2013 College Cellars Carmenère, Walla Walla Valley, Clarke Vineyard - I found this on the floor in the wine storage room. The last release of Carmenère was the 2016 (sold out), with the 2017 coming spring. This vintage showed a ruby color and a developing bouquet of semi dried fruits, spices and wood smoke. The flavors came on as being full and supple, with notes of licorice, cocoa, French roast and silty minerals. The back picked up pressed berries, dried orange peel and roasted nuts on the dryish tannin finish. It drank very nicely. Purchased for $25. 18.5/20 points.
2014 Xenolith Vintners Red Wine, Walla Walla Valley - Xenolith is Rasa Vineyards cellar master Noé Martinez's wine. I reviewed it in November 2017 (19/20 points). Tasted last night, it showed a brick red color and enticing aromas of raspberry, bayberry, red currant, orange peel and spiced incense. The flavors were deep and supple, with notes of licorice, cocoa, French roast and Rocks minerals. The back picked up macerated berries, roasted nuts and mocha, followed by a ripe tannin finish that was beginning to smooth out. Still available on Xenolith's website. 19/20 points.
2008 TL Cellars "Release No. Five" Grenache, Walla Walla Valley - A few days ago, I ran across a call on Facebook from Troy Ledwick asking, "Still some TL Cellars out there...Let me know how it's drinking...." So I got out a bottle of this wine to try. It has held up well for Grenache which typically and a medium bodied Pinot Noir like profile. It had been stored in a Eurocave for the last five years. It showed a red-garnet color and maturing aromas of semi dried fruits, orange peel, dried herbs and oriental incense. The flavors were well developed, with notes of chocolate, mocha and silty earth (Minnick Vineyard), spices and toasted nuts, followed a dryish tannin finish. Reviewed October 2010 (19/20 points). Yesterday, 19/20 points.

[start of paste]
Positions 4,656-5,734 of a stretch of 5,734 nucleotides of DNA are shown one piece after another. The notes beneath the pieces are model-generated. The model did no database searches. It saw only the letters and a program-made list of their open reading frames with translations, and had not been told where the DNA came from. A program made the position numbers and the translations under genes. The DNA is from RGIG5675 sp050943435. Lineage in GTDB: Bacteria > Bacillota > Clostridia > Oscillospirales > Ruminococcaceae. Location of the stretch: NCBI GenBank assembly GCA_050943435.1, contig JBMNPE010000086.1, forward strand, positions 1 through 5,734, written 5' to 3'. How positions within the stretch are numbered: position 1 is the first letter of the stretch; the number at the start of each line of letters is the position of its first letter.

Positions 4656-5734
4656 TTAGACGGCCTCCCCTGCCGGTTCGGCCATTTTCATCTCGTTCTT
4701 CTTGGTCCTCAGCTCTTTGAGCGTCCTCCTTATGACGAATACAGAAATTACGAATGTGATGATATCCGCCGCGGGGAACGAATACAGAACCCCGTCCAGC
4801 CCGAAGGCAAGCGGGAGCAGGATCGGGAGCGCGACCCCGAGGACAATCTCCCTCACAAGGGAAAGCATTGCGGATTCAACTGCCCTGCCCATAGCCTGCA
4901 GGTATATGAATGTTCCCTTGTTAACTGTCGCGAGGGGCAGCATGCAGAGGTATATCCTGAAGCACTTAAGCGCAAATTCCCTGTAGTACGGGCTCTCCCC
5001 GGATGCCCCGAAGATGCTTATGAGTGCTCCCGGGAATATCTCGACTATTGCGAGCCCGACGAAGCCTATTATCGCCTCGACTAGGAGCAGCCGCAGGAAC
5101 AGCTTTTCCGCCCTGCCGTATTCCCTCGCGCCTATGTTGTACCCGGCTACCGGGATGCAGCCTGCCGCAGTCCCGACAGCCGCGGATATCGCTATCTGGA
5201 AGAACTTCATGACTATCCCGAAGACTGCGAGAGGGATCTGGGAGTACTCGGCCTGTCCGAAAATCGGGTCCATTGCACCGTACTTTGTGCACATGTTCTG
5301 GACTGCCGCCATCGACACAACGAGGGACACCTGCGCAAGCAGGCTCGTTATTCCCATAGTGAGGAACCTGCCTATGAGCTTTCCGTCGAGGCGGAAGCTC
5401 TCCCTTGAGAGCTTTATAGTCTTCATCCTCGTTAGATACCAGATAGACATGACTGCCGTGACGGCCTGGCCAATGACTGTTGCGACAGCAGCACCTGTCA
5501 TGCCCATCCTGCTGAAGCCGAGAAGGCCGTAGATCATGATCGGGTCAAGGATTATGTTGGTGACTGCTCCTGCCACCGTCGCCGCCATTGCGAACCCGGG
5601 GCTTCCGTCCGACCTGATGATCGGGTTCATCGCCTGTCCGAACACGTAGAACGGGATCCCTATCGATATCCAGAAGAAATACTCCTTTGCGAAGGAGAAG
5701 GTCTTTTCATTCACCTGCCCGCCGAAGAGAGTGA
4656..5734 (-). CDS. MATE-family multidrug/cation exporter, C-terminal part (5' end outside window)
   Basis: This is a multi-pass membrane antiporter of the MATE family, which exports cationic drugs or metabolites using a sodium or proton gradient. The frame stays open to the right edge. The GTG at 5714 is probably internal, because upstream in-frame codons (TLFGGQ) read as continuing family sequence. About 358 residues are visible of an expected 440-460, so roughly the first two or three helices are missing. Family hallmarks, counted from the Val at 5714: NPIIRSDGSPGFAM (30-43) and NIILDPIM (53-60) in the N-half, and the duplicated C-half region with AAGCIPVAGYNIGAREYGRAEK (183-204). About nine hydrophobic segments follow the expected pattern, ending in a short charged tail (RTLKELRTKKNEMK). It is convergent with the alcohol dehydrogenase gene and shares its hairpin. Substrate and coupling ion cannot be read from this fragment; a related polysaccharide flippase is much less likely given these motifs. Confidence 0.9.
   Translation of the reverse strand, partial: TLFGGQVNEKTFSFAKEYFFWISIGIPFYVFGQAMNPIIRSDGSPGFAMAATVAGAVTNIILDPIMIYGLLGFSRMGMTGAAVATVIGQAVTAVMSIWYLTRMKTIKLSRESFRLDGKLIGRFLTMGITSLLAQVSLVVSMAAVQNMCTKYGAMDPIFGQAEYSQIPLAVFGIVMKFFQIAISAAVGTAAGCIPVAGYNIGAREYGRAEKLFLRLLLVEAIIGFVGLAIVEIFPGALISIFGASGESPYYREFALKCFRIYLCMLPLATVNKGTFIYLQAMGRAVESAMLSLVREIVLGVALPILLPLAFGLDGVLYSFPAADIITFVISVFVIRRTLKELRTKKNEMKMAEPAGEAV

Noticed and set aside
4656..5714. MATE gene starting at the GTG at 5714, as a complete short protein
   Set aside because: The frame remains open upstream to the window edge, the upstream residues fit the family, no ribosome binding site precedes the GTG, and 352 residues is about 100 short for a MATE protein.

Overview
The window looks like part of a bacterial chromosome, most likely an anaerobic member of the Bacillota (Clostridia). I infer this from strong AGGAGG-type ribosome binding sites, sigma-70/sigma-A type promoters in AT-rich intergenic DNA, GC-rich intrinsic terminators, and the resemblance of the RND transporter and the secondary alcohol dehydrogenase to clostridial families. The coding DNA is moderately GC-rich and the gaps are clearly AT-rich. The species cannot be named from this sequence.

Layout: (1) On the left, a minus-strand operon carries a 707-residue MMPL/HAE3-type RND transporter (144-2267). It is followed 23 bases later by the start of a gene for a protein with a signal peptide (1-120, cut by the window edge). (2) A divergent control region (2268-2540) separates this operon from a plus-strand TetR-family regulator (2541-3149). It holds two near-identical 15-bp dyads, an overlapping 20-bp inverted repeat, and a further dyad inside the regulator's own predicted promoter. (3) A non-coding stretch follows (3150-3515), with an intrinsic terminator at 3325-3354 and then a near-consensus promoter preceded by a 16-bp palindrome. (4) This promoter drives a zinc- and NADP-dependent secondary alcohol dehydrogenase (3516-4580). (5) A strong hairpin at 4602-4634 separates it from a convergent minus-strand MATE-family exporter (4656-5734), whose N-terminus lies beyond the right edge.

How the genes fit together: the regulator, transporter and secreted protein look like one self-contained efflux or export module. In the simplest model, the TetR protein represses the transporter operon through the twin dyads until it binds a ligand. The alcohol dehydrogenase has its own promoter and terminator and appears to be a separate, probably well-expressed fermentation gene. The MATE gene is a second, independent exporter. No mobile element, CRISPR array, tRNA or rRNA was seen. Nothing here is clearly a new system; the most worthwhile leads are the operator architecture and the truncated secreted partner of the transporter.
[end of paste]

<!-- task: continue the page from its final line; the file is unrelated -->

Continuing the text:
2015 Walla Walla Vintners Dolcetto, Walla Walla Valley, Dwelley Vineyard - This dates back to the Myles Anderson, Gordy Venneri, Bill VonMertzger era at Walla Walla Vintners. Tasted today, it showed a ruby-garnet color and enticing aromas of Boysenberries, cherries, plums, partially dried roses, orange peel and incense. The flavors came on as being generous yet serious, with notes of Toberlone chocolate, Italian roast and Dwelley silty loam. The back picked up roasted berries and nuts on a sweetish ("dolce") yet dry finish. 18.5/20 points. Reviewed May 2017 (18.5/20 points). The current vintage is 2016 (reviewed November 2018 - 18.5/20 points).
- Written by Rand Sealey
One of the most refreshing developments in the wine industry last year was the news that Fiona Mak, the lab technician at Artifex, the winemaking facility in Walla Walla, was going to start a winery, called SMAK Wines, devoted to making rosé wines, not just for summer, but for the year around.
Conventional wisdom has it that rosé wines have to be sold and drunk by the end of summer, which is to say that the 2017's should have been gone by Labor Day. But is there any valid reason why this should be the case? Rosé wines are processed much the same way as whites, the grapes are crushed after the desired period of skin contact, then fermented. The only difference is that rosés are made with red grapes instead of white. White wines are not drunk during summer only, so why rosés?
During the past few weeks, we have been drinking rosé wines and they are doing very nicely, thank you. Many rosés are sold out because some wineries limit production to what can be sold by the end of summer. But here are some that are still available and holding up well.
2017 Julia's Dazzle Pinot Gris Rosé, Columbia Valley ($22) - This is Pinot Gris with longer hang tine on the vines to produce a wine with a light copper color and intriguing aromas of apricot, strawberry, ruby grapefruit, pink flowers and wet stone. The flavors are deliciously ripe, with notes of apricot stones and fraise liqueur. Followed by a crisp juicy finish. Lynn gave this two stars last summer, three, the highest rating, last week. 18.5/20 points.
2017 Seven Hills Dry Rosé, Columbia Valley ($18) - Primarily Cabernet Franc with a bit of Petit Verdot, this offers a light pink-copper color and aromas of peach, grapefruit and Rainier cherry with scents of cherry blossoms, orange peel and spiced white incense. The flavors are fresh and sprightly, with notes of peach stone and grapefruit peel, followed by a properly extracted dry finish. 18+/20 points.